An investor behaviour expert has warned Facebook Inc (NASDAQ: FB)’s blocking of news to and from Australia will harm ASX share investors and the overall market.
On Thursday morning, the social media giant banned Australians from viewing or sharing news content and blocked Australian media companies from posting or sharing.
The move was in retaliation to the federal government’s world-first News Media Bargaining Code, which would force digital platforms to pay news publishers for their content.
Regardless of which side might be morally right, the ban will have “huge implications” for the local share market, said RMIT University senior lecturer Angel Zhong.
“Finance research finds that news and media attention improve stock market efficiency and promote stock market liquidity.”
Zhong, who is an academic specialising in investor behaviour, said many retail investors are in the habit of using Facebook to receive finance and company news.
So the company’s news blackout could be “detrimental to stock market efficiency and liquidity”.
“For example, you read business news on Facebook each day on the way to work, which informs your portfolio adjustment decision,” Zhong said.
“However, with no news updates on Facebook, you no longer keep up-to-date with the latest developments in the market and economy, which means you may lose some opportunities to adjust your investment portfolio in time.”
The Facebook share price was 2.91% down on Saturday morning Australian time.
Why the Australian Government is holding firm
IBISWorld senior industry analyst Liam Harrison said the government was trying to address a “power imbalance” between the journalism industry and tech platforms.
“[The media code] is one way the government is attempting to support revenue for newspaper publishers, which has declined at an annualised 6.2% over the past five years,” he said.
“Facebook has argued [the code] ignores the value that journalism firms receive from user traffic directed through the Facebook News Feed. According to Facebook, journalism firms generated approximately 5.1 billion free referrals to Australian publishers, which were worth an estimated $407 million last year.”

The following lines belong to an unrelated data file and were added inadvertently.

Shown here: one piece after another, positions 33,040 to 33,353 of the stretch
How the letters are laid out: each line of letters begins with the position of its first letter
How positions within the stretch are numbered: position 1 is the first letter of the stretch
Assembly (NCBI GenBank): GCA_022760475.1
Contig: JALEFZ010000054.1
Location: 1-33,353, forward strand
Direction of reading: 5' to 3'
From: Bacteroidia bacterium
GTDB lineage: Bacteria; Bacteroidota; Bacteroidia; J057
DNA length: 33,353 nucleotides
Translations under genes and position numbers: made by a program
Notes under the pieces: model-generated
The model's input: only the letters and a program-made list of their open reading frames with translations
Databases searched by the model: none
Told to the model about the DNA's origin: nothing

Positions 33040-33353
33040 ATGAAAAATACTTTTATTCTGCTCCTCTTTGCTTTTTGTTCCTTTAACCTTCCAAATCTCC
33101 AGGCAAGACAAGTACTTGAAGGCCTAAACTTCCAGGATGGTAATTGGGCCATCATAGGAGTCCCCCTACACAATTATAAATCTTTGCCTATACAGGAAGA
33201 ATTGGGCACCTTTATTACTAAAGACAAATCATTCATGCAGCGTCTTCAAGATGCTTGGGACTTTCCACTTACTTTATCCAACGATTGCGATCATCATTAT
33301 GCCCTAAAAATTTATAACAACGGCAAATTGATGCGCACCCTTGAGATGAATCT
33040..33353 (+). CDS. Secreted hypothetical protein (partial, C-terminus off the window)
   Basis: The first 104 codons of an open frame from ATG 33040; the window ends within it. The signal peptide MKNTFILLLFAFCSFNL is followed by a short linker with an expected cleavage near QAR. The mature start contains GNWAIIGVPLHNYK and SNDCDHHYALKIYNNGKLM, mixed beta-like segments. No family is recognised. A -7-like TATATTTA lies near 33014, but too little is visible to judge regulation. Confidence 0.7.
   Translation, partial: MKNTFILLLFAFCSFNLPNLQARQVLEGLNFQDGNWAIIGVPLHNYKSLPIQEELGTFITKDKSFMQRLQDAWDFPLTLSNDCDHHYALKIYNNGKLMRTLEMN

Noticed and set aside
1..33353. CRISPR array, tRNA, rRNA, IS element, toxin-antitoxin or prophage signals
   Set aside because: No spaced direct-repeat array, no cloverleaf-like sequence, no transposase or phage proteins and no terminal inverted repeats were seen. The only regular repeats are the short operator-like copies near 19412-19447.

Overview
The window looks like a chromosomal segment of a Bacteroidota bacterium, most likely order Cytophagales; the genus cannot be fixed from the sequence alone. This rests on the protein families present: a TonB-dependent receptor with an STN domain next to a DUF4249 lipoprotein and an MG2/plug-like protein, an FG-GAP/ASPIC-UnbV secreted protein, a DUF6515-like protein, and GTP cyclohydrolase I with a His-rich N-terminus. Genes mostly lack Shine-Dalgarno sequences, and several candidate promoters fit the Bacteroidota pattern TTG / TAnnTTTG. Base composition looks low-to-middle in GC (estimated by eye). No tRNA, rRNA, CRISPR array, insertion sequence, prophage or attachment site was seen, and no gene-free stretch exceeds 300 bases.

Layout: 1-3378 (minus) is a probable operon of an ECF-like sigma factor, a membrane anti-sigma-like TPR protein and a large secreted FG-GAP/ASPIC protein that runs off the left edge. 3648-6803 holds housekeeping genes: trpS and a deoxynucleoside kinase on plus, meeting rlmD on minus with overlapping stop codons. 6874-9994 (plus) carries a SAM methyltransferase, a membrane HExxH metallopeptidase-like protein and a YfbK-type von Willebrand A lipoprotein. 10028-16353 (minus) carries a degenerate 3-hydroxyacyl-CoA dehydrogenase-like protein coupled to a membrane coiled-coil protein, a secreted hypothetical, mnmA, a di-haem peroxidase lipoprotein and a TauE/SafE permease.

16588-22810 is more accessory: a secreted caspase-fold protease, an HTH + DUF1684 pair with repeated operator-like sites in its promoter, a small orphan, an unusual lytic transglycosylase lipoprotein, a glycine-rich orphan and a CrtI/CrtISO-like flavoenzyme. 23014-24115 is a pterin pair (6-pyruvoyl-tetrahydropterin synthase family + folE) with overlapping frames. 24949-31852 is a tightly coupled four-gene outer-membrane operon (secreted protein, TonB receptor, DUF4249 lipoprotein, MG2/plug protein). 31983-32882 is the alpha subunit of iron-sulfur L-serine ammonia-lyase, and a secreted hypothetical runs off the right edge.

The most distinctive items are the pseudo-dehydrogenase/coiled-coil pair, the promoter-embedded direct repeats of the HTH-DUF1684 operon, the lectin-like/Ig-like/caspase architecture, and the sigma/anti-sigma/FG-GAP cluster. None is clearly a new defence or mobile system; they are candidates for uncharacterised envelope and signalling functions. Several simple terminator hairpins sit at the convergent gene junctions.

According to Zhong, 1-in-3 Australians last month used social media as their primary source for news and information.
Google also threatened to block its product to Australians during negotiations but has since relented. Alphabet has now signed revenue-sharing deals with News Corporation (ASX: NWS) and Nine Entertainment Co Holdings Ltd (ASX: NEC).
But Zhong is still worried about further damage to ASX market dynamics if Google also becomes defensive.
“There are also concerns that Google may close some access to news, as Google is likely to be affected by the proposed legislation,” she said.
“This will further exacerbate the impact of limited and/or delayed access to news on share market efficiency.”
Facebook ANZ managing director William Easton wrote on a company blog Thursday that its situation differed from how Google uses news content.
“Google Search is inextricably intertwined with news, and publishers do not voluntarily provide their content,” he said.
“On the other hand, publishers willingly choose to post news on Facebook, as it allows them to sell more subscriptions, grow their audiences and increase advertising revenue.”
Therefore, according to Easton, the proposed media code “seeks to penalise Facebook for content it didn’t take or ask for”.